Knightriders (Blu-ray Review)

KnightridersEverybody knows George Romero as the father of what we know today as the zombie genre.  But how many people know much of the non-zombie cinematography of the man?  He’s made some other gems such as Martin, The Crazies and Creepshow of note.  Now, how about his non-horror oeuvre even?  Okay, now we’re drawing blanks.  In 1981, George attempted to break away from that mold with a story of King Arthur on motorcycles.  Knightriders kind of came and went without much note and likely is why it is one of the auteur’s “forgotten” films.  Oddly enough, the film did open to positive reviews upon its release in 1981.  The film brought together many familiar faces in front of and behind the camera that many of Romero’s fans have enjoyed over the years in other films.  Shout! Factory has resurrected the film and finally given it a good looking makeover for the best possible presentation for those uninitiated in the ways of motorcycle jousting.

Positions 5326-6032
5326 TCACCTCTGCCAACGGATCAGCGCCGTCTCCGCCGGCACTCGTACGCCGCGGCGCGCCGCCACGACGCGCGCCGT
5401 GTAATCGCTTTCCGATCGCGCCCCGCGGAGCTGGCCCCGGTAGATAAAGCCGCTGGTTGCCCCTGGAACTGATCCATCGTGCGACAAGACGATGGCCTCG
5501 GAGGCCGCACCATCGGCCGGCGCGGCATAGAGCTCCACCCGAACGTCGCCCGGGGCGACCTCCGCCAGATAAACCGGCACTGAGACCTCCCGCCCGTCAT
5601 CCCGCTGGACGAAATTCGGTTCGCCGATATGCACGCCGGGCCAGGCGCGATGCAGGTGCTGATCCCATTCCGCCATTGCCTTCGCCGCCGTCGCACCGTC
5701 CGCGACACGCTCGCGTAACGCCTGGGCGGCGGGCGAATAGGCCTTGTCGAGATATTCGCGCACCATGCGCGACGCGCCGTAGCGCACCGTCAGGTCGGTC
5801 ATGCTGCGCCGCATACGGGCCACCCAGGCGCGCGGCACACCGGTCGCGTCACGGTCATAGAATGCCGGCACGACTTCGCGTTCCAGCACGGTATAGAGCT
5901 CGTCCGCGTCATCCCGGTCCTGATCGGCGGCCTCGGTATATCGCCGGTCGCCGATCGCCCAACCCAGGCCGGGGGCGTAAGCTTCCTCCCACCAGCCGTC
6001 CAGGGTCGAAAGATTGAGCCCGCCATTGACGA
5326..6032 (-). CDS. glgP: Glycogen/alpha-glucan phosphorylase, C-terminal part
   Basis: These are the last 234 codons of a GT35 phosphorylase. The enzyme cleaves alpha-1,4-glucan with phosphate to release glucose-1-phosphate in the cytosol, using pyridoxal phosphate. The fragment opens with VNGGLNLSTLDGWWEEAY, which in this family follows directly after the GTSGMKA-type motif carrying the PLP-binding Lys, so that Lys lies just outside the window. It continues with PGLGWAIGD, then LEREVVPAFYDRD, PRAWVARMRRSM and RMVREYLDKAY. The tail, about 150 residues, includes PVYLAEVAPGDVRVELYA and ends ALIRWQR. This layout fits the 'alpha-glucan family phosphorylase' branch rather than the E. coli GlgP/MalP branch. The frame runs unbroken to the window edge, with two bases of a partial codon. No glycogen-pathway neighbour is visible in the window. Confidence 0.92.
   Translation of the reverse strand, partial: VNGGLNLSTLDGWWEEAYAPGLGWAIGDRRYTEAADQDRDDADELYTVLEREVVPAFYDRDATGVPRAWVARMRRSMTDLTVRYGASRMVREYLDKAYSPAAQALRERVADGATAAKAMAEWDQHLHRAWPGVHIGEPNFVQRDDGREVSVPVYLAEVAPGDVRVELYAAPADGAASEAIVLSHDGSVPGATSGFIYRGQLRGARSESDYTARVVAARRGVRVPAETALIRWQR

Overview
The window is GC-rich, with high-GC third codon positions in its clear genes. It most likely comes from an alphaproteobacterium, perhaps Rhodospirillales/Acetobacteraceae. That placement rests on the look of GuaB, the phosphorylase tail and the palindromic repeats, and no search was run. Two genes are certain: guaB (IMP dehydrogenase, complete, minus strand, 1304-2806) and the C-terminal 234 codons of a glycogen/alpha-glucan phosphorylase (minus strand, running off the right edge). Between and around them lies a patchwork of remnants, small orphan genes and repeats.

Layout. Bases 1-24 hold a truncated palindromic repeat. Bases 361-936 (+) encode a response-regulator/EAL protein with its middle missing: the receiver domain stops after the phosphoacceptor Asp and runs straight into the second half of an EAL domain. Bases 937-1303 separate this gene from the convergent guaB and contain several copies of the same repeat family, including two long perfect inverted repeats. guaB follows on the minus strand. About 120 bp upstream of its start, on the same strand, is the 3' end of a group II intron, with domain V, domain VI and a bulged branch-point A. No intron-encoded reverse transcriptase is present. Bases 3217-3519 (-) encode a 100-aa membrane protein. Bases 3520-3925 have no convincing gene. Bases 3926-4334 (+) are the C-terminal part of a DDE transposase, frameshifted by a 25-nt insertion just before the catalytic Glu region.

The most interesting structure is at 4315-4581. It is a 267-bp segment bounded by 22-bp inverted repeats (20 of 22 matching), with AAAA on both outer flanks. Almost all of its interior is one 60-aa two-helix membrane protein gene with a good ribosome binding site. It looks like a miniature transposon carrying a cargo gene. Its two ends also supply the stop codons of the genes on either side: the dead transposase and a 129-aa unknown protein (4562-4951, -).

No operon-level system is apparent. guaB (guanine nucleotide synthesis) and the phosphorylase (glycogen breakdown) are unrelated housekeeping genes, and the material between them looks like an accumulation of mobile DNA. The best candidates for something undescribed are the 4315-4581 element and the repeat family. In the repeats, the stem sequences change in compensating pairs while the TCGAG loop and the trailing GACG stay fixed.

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Knightriders follows the travels of a Renaissance Fair-like biker gang that goes town to town, fair to fair holding jousting tournaments and similar events dressed in armor and riding on motorcycles in place of a horse.  The group is led by King Billy, who governs and his people follow in the footsteps and ways of medieval times.  Financial hardships, group discontent, and ignorance of his physical abilities contribute to Billy starting to lose a handle on his “kingdom” and himself.  When a promoter comes through looking to sell their act as bigger spectacle a division occurs, leading 3 sanctions of the group to find what they are truly looking for and finding out whether this was the life for them from the get go.